“To whom does the future belong? In January 1939 Eliot announced that the Criterion, the literary journal he had edited since 1922, would no longer be published. His Europe had crumbled; the culture in which he had put his faith was dying. The Criterion had served its purpose. Eliot had arrived at a mood of detachment. There was nothing he could hopefully fight for now. But those who believe in scientific methods, in realism, in social equality and democracy, are hopeful and are fighting.” (384-387)

 

–Bernard Smith, Forces in Literary Critcism

 

 

(1940) “The propaganda novel is quite simply a story with a purpose. Not that every novel may not be interpreted as a story with a purpose; but there are some authors whose educative mission burns so ardently within them that it becomes impossible to consider any kind of writing save that of direct entreaty. There is little masking of the challenge. The banners flutter, the trumpets blare. The slogan flies to its appointed target. ‘And now, men and women of America,’ cries Mrs. Beecher Stowe, at the conclusion of Uncle Tom’s Cabin, ‘is this [slavery] a thing to be trifled with, apologized for, and passed over in silence? Farmers of Massachusetts, of New Hampshire, of Vermont, of Connecticut, who read this book by the blaze of your winter-evening fire; strong-hearted, generous sailors and shipowners of Maine—is this a thing for you to countenance and encourage?’ Such is the voice of the authentic propagandist. The pointed moral, and a tale adorned thereby.”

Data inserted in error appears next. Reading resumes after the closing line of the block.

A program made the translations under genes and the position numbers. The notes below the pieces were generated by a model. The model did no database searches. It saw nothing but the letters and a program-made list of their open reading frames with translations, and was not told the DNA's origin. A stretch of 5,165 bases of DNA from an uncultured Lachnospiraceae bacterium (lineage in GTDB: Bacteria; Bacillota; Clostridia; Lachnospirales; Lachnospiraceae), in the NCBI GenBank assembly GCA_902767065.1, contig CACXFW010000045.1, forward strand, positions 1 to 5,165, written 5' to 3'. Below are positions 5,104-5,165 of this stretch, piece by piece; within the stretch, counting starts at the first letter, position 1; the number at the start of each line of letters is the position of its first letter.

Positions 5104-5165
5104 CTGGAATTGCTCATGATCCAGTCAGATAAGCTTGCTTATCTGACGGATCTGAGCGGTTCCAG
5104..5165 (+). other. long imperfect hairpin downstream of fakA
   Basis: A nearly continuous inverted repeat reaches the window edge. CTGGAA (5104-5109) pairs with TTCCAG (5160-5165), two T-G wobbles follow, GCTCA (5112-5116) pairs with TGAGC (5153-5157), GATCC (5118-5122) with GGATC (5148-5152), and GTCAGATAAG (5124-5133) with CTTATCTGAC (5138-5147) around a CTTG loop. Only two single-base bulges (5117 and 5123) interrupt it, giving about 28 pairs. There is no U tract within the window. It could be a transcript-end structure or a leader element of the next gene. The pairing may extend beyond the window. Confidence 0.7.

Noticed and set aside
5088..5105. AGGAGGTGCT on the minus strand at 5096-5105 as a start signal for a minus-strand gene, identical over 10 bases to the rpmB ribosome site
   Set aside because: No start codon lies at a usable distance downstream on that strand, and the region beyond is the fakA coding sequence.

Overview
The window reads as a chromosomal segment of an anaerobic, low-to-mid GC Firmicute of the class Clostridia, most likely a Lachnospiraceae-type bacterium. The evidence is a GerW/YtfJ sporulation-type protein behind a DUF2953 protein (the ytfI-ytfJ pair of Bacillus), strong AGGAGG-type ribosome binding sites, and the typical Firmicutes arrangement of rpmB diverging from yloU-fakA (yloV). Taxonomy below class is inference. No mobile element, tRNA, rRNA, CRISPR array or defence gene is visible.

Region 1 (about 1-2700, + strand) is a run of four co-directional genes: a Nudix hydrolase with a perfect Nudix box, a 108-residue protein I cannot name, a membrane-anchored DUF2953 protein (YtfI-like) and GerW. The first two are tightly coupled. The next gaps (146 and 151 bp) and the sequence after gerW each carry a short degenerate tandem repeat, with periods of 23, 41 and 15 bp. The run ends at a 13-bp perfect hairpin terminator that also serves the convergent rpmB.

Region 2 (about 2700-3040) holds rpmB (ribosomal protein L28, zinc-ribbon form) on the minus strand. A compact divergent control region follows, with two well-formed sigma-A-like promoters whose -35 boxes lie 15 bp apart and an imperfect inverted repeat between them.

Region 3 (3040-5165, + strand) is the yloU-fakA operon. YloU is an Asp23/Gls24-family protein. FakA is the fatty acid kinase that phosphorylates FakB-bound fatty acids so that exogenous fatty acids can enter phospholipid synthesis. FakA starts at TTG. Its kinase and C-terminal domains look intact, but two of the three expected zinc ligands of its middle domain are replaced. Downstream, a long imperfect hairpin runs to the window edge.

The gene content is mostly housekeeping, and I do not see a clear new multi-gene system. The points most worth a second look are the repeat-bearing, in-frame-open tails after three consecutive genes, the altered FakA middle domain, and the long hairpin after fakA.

“It would be erroneous to suppose, however, that every type of propagandist found a field so favourable for opportunity as Mrs. Harriet Beecher Stowe. All too often in history the reformer has been compelled to clothe his meaning in parable and allegory. This was Rabelais’s method in dealing with the corruption of the mediaeval Church, and that of Swift and Voltaire with the vileness of eighteenth-century government. The heavy-witted saw only the facile story: the man of critical intelligence the rapier point beneath.”

        “The propaganda story, then, from sheer pressure of events, may shape itself to the half-concealed, the oblique approach. Perhaps the most famous example of this method is to be found in Nicolai Gogol’s Dead Souls. Primarily, Dead Souls is as much concerned with the problem of chattel slavery as Uncle Tom’s Cabin; but Gogol’s treatment is as far removed from that of Mrs. Harriet Beecher Stowe as the timber profusion of eighteenth-century Moscow from the primly ordered architecture of Hartford, Connecticut…”